What about murmurs surrounding Yellen’s so-called 80% capital gains tax — which would be “punitive and unprecedented”? Goldman told Cointelegraph, “I do not believe there is strong merit to the rumors of an 80% capital gains tax on cryptocurrency” — a position echoed elsewhere. But some still believe that Yellen hasn’t really warmed to crypto.
“My own view is Yellen fundamentally doesn’t get Bitcoin,” Weston said, continuing, “and to go after digital assets to protect against criminal activity in an asset that leaves a record is odd” particularly because cash is usually favored in such transactions, given its untraceability. Meanwhile, Trainer added:
“I think Janet Yellen was looking to minimize the speculation in crypto. She believes that rampant speculation, like what we see in crypto, is not healthy for investors or the underlying asset over time.”
With regard to the capital gains issue in general, Menzner commented: “To the extent that higher taxes make it more expensive to use cryptocurrency or adopt it for new uses, it will be a setback.” However, he added: “It could also accelerate the use of stablecoins for certain cryptocurrency projects, as they are designed to minimize price fluctuations and thus minimize any gain or loss from a tax perspective.”
“We don’t often see tax as the controlling decision of whether to exit a position, but it may drive when an exit occurs; for example, if any corresponding losses should be harvested, when long-term/short-term holding periods are met, etc.,” Paul Beecy, tax services partner at Grant Thornton LLP, told Cointelegraph.
Does U.S. tax policy matter globally?
To what extent, though, is this all just a U.S. issue? Does it really even matter in Singapore or France what happens in the U.S. with regard to tax policy — especially for a globally purchased and held asset like Bitcoin?
“Competitive advantage is key here,” according to Wani, who added: “It matters if other countries follow similar policies for taxation.” Also, he believes other countries may try to become more competitive by offering “more incentives — i.e., less taxation — to attract more talent and businesses from this growing industry to their jurisdictions.”
“The only thing I can definitively say on how much U.S. tax policy affects crypto is that we don’t know,” added Menzer, but “U.S. policy can cause real changes in crypto-exchange economics.” Many global exchanges do not allow U.S. residents and citizens to trade, for example, thanks to U.S. policy, “thus effectively separating non-U.S. traders from U.S. traders, which slightly breaks down the idea that Bitcoin or other cryptocurrencies are uniformly global.”
It matters, said Marian, because “if you are a U.S. taxpayer, you owe U.S. taxes on your crypto trades no matter how you make them. It may be more difficult for the IRS to enforce if you hold your assets with a foreign custodian. But if you cheat on purpose, you wouldn’t care very much about a change in tax rates.”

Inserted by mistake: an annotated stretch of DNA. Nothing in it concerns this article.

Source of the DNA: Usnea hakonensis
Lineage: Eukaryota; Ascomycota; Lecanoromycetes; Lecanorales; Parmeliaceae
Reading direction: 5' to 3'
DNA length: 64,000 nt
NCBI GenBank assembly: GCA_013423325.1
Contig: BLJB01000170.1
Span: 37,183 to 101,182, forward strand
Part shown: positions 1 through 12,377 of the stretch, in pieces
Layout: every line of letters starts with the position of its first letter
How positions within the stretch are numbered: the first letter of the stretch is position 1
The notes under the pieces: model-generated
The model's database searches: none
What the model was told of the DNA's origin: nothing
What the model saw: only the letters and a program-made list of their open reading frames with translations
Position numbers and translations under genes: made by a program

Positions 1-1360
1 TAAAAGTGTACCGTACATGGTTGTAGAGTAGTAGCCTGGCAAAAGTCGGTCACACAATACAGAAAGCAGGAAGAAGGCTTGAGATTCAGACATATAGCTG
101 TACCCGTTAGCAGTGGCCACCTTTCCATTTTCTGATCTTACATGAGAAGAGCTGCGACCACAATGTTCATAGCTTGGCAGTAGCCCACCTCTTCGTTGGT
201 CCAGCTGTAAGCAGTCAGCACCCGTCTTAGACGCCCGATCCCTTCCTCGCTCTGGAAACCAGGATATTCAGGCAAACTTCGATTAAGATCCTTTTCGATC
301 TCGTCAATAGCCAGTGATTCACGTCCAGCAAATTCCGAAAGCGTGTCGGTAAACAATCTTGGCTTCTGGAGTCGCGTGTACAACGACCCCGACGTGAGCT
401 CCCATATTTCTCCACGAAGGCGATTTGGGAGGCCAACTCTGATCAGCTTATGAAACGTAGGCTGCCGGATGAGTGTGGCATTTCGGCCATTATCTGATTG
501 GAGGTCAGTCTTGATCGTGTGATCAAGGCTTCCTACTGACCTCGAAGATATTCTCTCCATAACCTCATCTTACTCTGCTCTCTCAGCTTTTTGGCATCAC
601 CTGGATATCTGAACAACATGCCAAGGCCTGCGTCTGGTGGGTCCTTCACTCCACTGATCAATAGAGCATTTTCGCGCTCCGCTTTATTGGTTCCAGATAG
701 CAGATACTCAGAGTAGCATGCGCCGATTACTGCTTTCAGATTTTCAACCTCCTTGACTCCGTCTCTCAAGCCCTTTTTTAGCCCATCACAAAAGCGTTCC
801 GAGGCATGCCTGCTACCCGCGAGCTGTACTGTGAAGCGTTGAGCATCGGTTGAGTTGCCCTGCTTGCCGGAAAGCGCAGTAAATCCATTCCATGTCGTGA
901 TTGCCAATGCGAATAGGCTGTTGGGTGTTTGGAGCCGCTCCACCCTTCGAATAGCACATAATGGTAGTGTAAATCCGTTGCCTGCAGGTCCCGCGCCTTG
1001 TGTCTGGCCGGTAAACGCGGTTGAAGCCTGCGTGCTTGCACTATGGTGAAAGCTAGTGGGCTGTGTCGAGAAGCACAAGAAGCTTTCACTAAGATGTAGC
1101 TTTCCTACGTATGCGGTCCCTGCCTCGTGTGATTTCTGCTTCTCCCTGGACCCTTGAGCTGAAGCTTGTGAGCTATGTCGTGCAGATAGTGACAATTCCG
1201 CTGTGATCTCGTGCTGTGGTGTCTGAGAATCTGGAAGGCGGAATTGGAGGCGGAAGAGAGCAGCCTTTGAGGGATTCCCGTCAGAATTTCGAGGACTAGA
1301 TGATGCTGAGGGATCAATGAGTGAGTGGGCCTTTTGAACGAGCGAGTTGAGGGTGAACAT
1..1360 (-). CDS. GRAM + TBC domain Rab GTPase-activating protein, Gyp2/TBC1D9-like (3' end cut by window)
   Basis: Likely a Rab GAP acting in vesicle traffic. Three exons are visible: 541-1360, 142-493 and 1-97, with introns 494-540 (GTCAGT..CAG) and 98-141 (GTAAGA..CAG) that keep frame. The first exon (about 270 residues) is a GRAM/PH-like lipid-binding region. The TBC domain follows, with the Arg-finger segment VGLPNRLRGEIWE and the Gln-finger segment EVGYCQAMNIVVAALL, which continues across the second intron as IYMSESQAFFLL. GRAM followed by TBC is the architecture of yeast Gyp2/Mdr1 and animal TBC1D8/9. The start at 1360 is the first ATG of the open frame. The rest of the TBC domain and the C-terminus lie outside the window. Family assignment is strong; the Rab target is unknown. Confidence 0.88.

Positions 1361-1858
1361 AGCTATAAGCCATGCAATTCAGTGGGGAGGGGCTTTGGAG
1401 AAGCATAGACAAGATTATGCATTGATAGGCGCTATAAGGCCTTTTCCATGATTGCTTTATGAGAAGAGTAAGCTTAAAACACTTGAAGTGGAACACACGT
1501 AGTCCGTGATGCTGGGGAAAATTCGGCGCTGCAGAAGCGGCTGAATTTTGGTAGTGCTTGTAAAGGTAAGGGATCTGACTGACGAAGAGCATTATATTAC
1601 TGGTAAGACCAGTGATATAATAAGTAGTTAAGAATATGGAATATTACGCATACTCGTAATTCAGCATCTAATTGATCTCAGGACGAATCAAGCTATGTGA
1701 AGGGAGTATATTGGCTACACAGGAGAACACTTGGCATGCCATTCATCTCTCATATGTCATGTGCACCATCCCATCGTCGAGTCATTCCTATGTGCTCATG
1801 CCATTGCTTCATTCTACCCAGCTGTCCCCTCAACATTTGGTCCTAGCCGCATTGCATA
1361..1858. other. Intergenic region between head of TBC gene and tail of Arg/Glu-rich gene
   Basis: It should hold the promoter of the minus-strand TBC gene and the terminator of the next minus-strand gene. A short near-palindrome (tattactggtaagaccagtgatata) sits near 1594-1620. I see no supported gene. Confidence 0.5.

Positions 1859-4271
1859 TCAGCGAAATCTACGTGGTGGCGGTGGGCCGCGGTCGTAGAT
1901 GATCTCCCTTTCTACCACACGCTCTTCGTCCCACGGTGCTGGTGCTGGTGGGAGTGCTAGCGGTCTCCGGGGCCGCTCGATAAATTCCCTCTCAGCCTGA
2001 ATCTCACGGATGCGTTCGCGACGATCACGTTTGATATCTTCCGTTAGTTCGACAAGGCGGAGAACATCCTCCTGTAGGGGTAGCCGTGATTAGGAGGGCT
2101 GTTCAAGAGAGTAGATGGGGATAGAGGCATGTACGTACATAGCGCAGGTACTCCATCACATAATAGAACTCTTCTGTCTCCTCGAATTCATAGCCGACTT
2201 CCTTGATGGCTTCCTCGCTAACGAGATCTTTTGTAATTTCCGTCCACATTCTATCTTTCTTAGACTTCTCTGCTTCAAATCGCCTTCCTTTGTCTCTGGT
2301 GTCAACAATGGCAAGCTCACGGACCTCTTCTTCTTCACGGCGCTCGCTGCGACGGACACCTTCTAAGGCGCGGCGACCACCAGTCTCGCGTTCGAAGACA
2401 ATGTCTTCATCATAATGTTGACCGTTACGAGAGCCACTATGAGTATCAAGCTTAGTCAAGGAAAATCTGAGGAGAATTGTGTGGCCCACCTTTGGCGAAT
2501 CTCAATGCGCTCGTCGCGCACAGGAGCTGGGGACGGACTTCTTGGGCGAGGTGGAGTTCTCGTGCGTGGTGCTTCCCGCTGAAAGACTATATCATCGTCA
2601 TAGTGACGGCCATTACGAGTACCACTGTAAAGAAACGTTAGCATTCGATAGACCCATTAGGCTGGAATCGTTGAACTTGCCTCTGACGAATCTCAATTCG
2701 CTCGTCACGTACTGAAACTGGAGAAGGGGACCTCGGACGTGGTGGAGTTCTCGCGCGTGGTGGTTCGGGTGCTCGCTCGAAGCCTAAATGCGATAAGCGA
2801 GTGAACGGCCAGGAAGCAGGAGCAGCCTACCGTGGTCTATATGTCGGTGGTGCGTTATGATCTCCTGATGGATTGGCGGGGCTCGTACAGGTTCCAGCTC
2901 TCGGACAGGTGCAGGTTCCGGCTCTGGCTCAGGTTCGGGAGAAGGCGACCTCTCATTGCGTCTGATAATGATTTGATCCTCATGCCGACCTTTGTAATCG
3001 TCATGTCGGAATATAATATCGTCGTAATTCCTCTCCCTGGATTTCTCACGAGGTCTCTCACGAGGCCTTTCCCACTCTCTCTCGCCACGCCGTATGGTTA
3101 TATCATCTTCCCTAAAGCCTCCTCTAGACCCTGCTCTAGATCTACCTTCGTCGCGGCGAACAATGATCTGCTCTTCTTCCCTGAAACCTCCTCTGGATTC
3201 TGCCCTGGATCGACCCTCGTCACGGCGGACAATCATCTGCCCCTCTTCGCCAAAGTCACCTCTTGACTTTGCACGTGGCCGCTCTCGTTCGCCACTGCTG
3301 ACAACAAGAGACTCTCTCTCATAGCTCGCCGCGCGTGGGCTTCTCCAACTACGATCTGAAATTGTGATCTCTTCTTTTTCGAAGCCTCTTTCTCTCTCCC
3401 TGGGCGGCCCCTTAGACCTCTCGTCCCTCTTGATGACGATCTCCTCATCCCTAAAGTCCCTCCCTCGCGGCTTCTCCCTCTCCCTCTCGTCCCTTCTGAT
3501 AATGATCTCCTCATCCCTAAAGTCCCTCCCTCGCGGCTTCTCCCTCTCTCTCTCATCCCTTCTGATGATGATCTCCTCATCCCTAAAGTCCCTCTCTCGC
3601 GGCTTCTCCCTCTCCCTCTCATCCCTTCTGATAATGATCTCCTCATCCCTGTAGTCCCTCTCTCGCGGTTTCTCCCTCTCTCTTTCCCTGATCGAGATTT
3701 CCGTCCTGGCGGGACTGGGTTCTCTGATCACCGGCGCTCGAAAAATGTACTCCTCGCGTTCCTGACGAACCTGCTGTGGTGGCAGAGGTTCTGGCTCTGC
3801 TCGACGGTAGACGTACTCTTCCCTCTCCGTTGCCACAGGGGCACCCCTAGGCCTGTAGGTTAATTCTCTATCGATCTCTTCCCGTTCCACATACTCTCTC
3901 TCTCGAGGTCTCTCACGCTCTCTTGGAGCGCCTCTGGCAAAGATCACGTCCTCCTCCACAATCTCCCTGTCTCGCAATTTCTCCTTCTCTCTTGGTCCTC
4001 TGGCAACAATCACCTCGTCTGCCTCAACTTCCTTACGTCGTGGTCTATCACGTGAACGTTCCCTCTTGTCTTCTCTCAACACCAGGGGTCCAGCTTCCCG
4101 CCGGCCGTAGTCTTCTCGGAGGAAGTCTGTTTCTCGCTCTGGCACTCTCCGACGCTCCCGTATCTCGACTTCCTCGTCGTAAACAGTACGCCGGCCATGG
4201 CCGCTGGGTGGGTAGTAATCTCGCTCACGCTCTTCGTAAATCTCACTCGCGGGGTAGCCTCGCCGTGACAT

What does seem clear is the lack of clarity with regard to taxes and cryptocurrencies, starting with the common misperception that you do not need to pay taxes on crypto. According to Goldman:
“You still need to pay taxes on the appreciation of your cryptocurrency assets. For example, if you bought a single Bitcoin on Jan. 1, 2016, for $434 and used that Bitcoin to buy a Tesla on April 1, 2021 — value $58,726 — you owe capital gains taxes on the difference.”
No hard and fast rules
More problematic still, there is no standard tax treatment for all cryptocurrency uses. As Beecy told Cointelegraph: “When digital currency is held [in the U.S.] by individual retail investors as a capital asset, the tax rules on buying and selling it are reasonably understood, and the capital gains tax that applies ought to impact digital currency transactions in a manner very similar to other financial capital assets.”
But when, by contrast, digital currency is structured as part of more complex transactions “and mimics other and more esoteric financial instruments — like derivatives, NFTs [nonfungible tokens], and certain security tokens — then the tax rules on those digital currency transactions are not really clear,” said Beecy.
All in all, last week’s BTC’s price gyrations might have been an over-reaction to some preliminary tax plans, but this response was probably predictable, given that “regulation is obviously a major grey cloud” that begets anxiety, as Weston noted, “but as we’ve seen many times of late, the market sells first, thinks about it, and calmer heads generally prevail.”
Taxation, of course, is a serious business, and even if doubling of the capital gains tax only directly impacts the wealthiest, history teaches that taxes can have a leveraged impact on long-term growth — so, one needs to pay attention.
Taxation is a form of regulation, and the mere fact that discussions like this are taking place in crypto’s only 12th year of existence may provide some confidence, arguably, that the U.S. is not going to ban or attempt to “shut down” cryptocurrencies. Indeed, the net effect could be an “increase [in] adoption as people feel more confident,” submitted Menzer.